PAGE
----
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Author Topic: A Perfect Example of Scientism
Stephen
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Post A Perfect Example of Scientism
on: October 11, 2011, 13:55
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Where is Sir Karl Popper - the most famous of the philosophers of science - now that we need him so much. He hated scientism, and it would be wonderful to have his powerful voice around to speak out. But, he's only with us in the spirit. So, I guess we have to do it ourselves!

I found a superb piece of scientism in a book review in my favorite mag - The New York Review of Books. Its called "Can Our Species Escape Destruction?", its by a perfectly respectable professor, John Terborgh (a Research Professor in the Nicholas School of the Environment and Earth Sciences at Duke and Director of its Center for Tropical Conservation) published on October 13, 2011 (see http://www.nybooks.com/contributors/john-terborgh-2/).

It comes from a perfectly ordinary - even dull - piece on how we are going to destroy ourself through environmental destruction, etc., etc., etc., and then, out of the blue, unrelated to anything previous, scientism!

Here is what he says, a perfect gem of unsupported and probably unsupportable statement of evolutionary psychology variety (I'm not against evolutionary psychology - I think its fascinating - but unfortunately there little data to support its often wild conjectures. In other words, it is one of those blank sleights were folks can see whatever they see so inclined to see, provided they skip the empirical part.):

Rejection of evolution presents a huge obstacle to the future well-being of humanity. A deep understanding of the “selfish gene” sheds light on many facets of human behavior that the value systems of our society would regard as both positive and negative. Such understanding can help explain why people are clannish and often compulsively greedy, why married men philander, and why we are so prone to violence as a means of resolving disputes. On the positive side, the science of evolution can help explain why we are mostly monogamous, why mothers obsessively cherish their babies, why we tend to care for our relatives more than strangers, even why we strive to succeed economically.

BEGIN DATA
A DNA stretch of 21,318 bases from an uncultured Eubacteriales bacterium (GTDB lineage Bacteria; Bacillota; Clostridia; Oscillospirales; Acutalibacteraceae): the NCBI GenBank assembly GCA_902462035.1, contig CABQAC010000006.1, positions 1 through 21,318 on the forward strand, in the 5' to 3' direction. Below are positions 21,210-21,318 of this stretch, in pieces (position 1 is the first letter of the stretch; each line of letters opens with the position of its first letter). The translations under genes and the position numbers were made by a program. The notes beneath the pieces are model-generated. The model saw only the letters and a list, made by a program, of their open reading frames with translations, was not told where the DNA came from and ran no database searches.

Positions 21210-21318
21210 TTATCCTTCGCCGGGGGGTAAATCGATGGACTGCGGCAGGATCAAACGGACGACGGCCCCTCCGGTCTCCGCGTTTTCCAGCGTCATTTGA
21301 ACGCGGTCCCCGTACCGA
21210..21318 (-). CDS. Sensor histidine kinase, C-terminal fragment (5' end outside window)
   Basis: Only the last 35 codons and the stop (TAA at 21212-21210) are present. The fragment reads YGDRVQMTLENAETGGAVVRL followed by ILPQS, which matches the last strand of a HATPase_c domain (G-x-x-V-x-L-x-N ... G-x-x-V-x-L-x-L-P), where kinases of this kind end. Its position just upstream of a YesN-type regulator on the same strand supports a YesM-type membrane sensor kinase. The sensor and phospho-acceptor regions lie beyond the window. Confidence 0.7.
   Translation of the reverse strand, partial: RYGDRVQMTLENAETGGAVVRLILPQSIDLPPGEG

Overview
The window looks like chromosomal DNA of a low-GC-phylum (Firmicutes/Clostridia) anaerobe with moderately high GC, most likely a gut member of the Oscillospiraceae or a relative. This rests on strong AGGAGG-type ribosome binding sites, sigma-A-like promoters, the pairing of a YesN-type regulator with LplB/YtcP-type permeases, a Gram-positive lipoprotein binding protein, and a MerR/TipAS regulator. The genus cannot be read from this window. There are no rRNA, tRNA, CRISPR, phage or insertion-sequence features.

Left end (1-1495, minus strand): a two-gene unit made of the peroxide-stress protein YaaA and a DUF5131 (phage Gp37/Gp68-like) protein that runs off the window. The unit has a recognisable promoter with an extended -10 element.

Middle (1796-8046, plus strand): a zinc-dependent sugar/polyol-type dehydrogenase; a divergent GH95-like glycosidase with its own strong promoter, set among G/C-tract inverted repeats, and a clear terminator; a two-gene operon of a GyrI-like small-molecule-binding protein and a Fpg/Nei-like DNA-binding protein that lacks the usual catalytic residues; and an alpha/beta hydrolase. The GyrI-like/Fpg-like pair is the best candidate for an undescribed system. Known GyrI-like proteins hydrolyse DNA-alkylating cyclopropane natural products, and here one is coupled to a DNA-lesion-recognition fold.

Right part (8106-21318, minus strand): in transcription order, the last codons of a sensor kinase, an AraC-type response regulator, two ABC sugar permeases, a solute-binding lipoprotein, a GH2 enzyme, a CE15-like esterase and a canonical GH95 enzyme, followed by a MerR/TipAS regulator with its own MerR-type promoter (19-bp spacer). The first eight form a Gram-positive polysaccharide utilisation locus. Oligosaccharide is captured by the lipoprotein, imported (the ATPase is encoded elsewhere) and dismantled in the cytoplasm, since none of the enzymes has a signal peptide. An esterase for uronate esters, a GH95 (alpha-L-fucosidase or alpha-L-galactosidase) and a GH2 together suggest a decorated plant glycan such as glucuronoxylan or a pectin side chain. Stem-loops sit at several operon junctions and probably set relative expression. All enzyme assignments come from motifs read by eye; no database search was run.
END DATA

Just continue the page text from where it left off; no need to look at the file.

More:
It sounds to me like he views evolution as a replacement for Freud!

I’m convinced that we won’t have lasting harmony in our global society until we recognize the facts and implications of evolutionary biology and put them to work in creating laws to counteract our most unfortunate tendencies, tendencies that were advantageous during our hunter-gatherer origins but that have become decidedly disadvantageous in a highly integrated society of strangers. With engineers designing ever more powerful and destructive weapons capable of erasing our entire civilization, our salvation must be to construct a legal architecture informed by evolution that will thwart the worst tendencies of the selfish gene so that such figures as Hitler, Stalin, or Saddam Hussein cannot acquire power.

"Selfish Genes"? We gotta have laws again selfish genes? Darwin must be rolling over in his grave!